Co-creation meetings

Team development
Autonomous teams

‘Effective and efficient work and role meetings’

Have you spent years looking for a meeting format that lets you discuss matters as equals, involve employees in making and evaluating agreements that affect them, develop and strengthen ownership, in which agreements are actually supported and implemented and you can benefit from the collective wisdom of the group to make effective decisions, as well as make genuine progress and where all information is available to everyone sitting (or standing) around the table? This meeting format does in fact exist and is used at Stanwick.

Organisations are continuously looking for ways to navigate the complexity of business, increase employee involvement and, above all, adapt to continually changing external context. Such governance systems (based on, for example, Holacracy and/or Sociocracy) rely on two important pillars:

  • An organisational structure based on progressive insight and, consequently, continuous (organic) evolution
  • A meeting structure that allows for fast and dynamic management and adjustments

In these dynamic and ‘flexible’ meeting structures, we distinguish between work and role meetings. Work meetings are held frequently and focus exclusively on operational work IN the organisation, while role meetings are less frequent and focus on work ON the organisation, a form of permanent organisational development, as it were. Both meeting formats aim to overcome barriers in work and collaboration. Concretely, ‘tensions’ are put on the agenda and addressed at work meetings on an ad hoc basis to enable the team to make progress, i.e. the focus is on operational daily work. Issues that require changes to the organisational design or that present obstacles to performing effectively in a role are discussed during role meetings. These are two different meeting formats that are usually combined at present, but separating the two types of discussions creates much more clarity.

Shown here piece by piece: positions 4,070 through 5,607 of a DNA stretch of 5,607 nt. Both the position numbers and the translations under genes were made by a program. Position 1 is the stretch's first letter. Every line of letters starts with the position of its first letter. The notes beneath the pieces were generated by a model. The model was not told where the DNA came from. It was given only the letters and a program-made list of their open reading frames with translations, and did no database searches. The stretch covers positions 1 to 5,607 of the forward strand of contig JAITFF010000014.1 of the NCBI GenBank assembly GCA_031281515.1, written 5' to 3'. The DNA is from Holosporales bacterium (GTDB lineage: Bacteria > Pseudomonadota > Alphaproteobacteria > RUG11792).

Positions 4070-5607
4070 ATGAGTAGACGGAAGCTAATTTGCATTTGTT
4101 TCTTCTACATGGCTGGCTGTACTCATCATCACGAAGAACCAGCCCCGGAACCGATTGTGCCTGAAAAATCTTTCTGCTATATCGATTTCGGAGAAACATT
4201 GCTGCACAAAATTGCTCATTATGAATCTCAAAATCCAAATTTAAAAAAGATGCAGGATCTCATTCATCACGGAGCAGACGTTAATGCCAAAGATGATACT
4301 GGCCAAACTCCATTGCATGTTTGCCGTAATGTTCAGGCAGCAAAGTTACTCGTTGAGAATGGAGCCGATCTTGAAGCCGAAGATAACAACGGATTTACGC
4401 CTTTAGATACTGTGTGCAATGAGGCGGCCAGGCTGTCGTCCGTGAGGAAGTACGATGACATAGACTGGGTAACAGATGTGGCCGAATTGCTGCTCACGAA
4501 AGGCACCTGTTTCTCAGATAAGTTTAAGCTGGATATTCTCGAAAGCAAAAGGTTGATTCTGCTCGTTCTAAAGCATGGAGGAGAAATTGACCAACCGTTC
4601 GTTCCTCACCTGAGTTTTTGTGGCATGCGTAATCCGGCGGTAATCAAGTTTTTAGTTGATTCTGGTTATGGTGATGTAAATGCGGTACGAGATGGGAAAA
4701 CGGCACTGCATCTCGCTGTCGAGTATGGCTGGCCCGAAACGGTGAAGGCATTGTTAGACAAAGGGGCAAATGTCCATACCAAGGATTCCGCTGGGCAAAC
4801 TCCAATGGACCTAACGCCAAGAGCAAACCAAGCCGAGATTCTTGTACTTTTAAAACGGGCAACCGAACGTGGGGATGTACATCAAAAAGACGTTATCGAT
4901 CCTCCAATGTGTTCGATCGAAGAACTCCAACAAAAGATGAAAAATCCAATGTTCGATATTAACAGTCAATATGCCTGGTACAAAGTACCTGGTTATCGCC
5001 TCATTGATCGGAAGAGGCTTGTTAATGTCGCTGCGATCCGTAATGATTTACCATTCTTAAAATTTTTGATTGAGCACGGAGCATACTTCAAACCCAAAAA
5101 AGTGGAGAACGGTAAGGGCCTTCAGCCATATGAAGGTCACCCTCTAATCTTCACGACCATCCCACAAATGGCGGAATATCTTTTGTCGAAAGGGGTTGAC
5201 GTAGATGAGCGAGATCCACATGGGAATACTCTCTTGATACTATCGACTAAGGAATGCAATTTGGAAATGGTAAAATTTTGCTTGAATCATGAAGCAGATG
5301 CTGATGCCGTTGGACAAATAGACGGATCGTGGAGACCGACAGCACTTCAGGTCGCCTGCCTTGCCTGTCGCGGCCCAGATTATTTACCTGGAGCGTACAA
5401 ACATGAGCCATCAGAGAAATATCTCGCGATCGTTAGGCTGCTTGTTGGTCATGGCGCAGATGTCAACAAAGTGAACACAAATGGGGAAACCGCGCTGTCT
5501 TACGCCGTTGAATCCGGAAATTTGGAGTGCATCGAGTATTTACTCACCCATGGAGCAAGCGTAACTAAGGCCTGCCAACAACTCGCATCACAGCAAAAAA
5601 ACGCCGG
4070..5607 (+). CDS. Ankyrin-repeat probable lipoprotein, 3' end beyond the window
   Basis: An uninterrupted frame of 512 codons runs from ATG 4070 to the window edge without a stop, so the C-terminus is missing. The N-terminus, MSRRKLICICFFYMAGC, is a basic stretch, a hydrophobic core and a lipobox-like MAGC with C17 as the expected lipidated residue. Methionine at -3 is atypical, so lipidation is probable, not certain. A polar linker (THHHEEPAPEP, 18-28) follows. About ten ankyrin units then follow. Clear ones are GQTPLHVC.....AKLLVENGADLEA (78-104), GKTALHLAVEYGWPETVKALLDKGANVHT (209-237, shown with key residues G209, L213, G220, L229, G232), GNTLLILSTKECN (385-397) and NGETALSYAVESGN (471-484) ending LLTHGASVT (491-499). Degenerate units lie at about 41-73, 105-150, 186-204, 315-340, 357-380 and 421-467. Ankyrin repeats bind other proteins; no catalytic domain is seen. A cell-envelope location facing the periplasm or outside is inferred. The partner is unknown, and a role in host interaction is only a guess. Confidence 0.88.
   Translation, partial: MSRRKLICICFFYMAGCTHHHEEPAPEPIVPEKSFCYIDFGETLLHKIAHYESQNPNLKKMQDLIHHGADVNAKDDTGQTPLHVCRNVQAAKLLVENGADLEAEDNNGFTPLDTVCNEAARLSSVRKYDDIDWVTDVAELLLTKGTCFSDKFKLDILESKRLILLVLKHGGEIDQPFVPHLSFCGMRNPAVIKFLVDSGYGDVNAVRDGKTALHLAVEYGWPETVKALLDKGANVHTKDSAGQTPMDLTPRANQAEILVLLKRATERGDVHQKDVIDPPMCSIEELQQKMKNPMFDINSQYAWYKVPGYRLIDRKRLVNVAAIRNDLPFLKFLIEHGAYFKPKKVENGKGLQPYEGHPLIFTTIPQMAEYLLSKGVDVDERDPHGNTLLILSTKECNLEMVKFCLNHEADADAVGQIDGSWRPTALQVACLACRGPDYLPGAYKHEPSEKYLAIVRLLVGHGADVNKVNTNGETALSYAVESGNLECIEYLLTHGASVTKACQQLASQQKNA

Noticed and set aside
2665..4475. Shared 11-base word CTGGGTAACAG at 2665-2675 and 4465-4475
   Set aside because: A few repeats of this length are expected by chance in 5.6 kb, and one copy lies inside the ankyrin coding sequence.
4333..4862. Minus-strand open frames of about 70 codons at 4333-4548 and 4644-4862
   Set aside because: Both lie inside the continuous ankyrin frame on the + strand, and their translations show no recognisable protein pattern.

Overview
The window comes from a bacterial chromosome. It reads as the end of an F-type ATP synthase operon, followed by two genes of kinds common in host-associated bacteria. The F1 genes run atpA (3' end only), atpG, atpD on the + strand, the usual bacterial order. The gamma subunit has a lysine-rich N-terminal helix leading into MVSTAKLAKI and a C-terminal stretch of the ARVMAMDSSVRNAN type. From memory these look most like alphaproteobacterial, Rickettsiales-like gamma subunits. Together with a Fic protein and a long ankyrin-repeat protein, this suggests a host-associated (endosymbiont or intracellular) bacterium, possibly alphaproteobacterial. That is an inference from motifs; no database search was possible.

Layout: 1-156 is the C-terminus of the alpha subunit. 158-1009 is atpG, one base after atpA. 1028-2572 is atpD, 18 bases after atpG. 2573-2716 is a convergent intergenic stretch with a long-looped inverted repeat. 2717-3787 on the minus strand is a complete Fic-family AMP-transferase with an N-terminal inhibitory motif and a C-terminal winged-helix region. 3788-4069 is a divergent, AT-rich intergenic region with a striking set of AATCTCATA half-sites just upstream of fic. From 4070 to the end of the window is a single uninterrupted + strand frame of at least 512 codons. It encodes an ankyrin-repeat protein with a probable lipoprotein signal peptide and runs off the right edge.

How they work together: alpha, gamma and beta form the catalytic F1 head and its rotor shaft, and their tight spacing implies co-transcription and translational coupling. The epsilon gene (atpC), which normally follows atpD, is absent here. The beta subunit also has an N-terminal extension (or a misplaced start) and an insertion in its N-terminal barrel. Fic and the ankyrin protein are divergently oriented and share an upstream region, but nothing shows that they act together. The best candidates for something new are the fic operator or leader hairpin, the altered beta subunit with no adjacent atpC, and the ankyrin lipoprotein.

Role and work meetings each have their own specific rules of play and the strict approach guarantees an efficient meeting process with two important roles: the role of the facilitator, who monitors the structure and rules of play, and the secretary, who records decisions and maintains an overview of agreements made. Both meeting formats share a number of aspects:

  • A check-in moment: bring up issues that require attention, with the aim of crossing them off the list afterwards.
  • A closing round (or check-out): reviewing the quality of the meeting and identifying any points for improvement.
  • Preparing the agenda together with all those present in order to guarantee that issues in dire need of attention at that time are actually addressed. In other words, the agenda items are based on the current reality.
  • A distinctive feature is that perfection is not pursued (the starting point is 'good enough for now, safe to try') and that 'tensions' are always addressed one at a time and with only one owner – no matter how minor the step forward, the organisation develops organically and with progressive insight.

To create and maintain flexible organisations, we once again wish to emphasise the importance and significance of the role meeting – a regular discussion on the pre-designed and defined responsibilities and authorities within the team. Every team member can formulate proposals to change, add or even discontinue roles. This meeting contributes significantly to the development of shared leadership and the necessary agility of the team.

Organisational design

Organisations need to know whether their internal structures, systems and behavioural patterns equip them adequately for the new challenges they face today. Stanwick helps clients to gain clear insight into the major advantages of building a team-centred organisation and laying down a specific strategy.
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